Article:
It never fails — when you’re ready to cook a recipe that you’re really excited about, you’re inevitably missing one crucial ingredient. To find out that you’re missing the tomato paste for your chili or the eggs needed to wash your pie crust is incredibly disheartening, and often results in giving up on the kitchen and calling up the pizza delivery guy. But it really doesn’t have to be this way.
When you’re out of a crucial ingredient, you should consider this a personal Chopped challenge instead of a major inconvenience. Sometimes, the changes that are made out of necessity often end up being the best thing that ever happened to your recipe. Should you find yourself in a pinch, these seven easy swaps will help you add nutrition, flavor, and even more deliciousness to the dishes you already love.
Look in the fridge for the gallon of milk only to find out that someone left behind the dregs? Whether you’re baking a cake or mixing up mashed potatoes, yogurt is a tangy and nutritious swap to make for milk. Plain Greek yogurt is high in protein, and adds beautiful texture to a lemon yogurt cake or mashed potatoes whipped with chives. It sounds weird at first, but you’ll soon get addicted to the tang. Keep in mind that nonfat yogurt performs fine in baked goods, but can curdle when used in custards or in those fab mashed potatoes.
Flickr/Bridgette Guerzon Mills
When you’re in need of a little creaminess but the Hellman’s jar has run dry, avocado is a great substitute. You can mash it up and spread it on sandwiches, mix it into potato salad, or add a little flair to creamy salad dressings. Avocado will still lend the same rich creaminess that you expect from mayo, but with a whole lot of nutrients and that delicious buttery flavor.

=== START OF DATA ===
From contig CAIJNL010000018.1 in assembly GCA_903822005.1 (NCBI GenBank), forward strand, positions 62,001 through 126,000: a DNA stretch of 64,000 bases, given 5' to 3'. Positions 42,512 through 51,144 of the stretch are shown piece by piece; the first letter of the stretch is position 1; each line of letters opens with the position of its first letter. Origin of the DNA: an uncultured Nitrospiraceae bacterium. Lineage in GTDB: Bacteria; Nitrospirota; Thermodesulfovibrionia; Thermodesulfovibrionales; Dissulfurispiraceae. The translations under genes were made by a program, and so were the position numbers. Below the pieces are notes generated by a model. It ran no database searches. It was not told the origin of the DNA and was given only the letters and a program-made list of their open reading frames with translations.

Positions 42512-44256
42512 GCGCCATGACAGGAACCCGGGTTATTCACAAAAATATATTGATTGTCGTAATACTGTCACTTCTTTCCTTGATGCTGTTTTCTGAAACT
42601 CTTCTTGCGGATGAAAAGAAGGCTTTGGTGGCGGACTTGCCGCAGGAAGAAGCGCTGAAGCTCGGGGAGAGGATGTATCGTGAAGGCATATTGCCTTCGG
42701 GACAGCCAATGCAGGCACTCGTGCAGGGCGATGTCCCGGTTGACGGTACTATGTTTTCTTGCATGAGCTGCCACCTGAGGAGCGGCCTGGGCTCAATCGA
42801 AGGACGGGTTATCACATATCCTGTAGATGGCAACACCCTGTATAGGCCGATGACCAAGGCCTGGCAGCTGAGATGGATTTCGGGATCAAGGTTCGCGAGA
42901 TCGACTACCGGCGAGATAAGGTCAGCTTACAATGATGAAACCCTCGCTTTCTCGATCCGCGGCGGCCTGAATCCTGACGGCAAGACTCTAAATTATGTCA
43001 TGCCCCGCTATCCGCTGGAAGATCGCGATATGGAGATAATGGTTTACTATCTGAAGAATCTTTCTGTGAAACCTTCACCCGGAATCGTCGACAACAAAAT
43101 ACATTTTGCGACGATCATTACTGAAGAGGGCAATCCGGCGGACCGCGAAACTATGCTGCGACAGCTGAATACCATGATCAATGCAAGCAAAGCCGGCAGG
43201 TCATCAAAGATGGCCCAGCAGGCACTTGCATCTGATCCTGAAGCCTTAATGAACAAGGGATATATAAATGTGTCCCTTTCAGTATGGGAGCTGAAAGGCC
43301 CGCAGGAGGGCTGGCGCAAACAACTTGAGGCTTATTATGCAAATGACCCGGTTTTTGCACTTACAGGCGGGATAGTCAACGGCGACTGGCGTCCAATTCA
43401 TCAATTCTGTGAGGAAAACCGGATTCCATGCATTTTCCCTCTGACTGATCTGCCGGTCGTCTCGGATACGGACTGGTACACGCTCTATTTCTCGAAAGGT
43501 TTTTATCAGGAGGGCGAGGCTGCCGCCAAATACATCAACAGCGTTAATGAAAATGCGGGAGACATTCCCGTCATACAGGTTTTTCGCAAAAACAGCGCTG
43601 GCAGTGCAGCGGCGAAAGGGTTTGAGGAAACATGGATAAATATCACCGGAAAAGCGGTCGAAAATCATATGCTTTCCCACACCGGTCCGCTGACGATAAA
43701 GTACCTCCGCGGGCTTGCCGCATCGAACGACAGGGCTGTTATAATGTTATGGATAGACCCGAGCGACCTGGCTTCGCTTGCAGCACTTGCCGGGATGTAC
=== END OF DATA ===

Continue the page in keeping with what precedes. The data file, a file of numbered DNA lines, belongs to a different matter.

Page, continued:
Once you’re hooked on hummus, making your own at home is cheaper and fresher. But when you’ve used up that last can of chickpeas, it’s time to look to the other beans and legumes in your pantry for inspiration. Hummus can be made with just about any bean — from Southwestern-inspired black eyed pea hummus to Asian-influenced edamame hummus — and they’re all equally delicious. Swap up your spices to change the flavor even more.
Most baked goods don’t come very close to approaching healthy, but you can add a big dose of nutrition to your cakes and cookies if you’re out of eggs. Flax seeds get nice and viscous when mixed with water — about 1 tablespoon of flax seed meal to 3 tablespoons of water — and add a big dose of omega-3 fatty acids and fiber to your sweets. This mixture will replace one egg, and make you feel better about those two (or three!) cups of sugar in the dough.
Heavy cream is a delicious ingredient, but you probably shouldn’t be consuming it on the regular. You can still enjoy the same decadence in your sauces and soups by substituting coconut milk, which also can help you accommodate vegan and vegetarian eaters. Be sure to only use full-fat coconut milk to preserve the creamy texture you want, and shake the can vigorously before adding it to your recipes.
When you need a squeeze of fresh lime or lemon juice to add the finishing touch to a great dish, coming up empty handed often means that your flavors are going to fall flat. If the lemons and limes in your fruit bowl are a little past their prime, just about any other citrus will do in most applications. Orange juice is delicious when freshly-squeezed into guacamole or drizzled over sautéing shrimp, and a tablespoon of grapefruit zest can really brighten up your grandma’s lemon pound cake recipe. Should you find yourself with absolutely no citrus at all, try another fruit juice — like pineapple — for that boost of acidity and freshness that you need.
Flickr/Caroline J. Angelo
Chicken stock adds flavor and richness to a lot of dishes, which makes it very difficult to substitute for. Bouillon cubes are too salty and often artificially flavored, and you’d be much better off making your own quick vegetable stock. Try this recipe for The Kitchn’s 10 Minute Vegetable Stock, which only requires a few veggies, dried bay leaves, and peppercorns. If you have any carrots, celery, mushrooms, or other vegetables lingering in the crisper, you can add them for more flavor.
Amy McCarthy is Paste’s Assistant Food Editor. You can find her yelling about food and other random topics on Twitter @aemccarthy.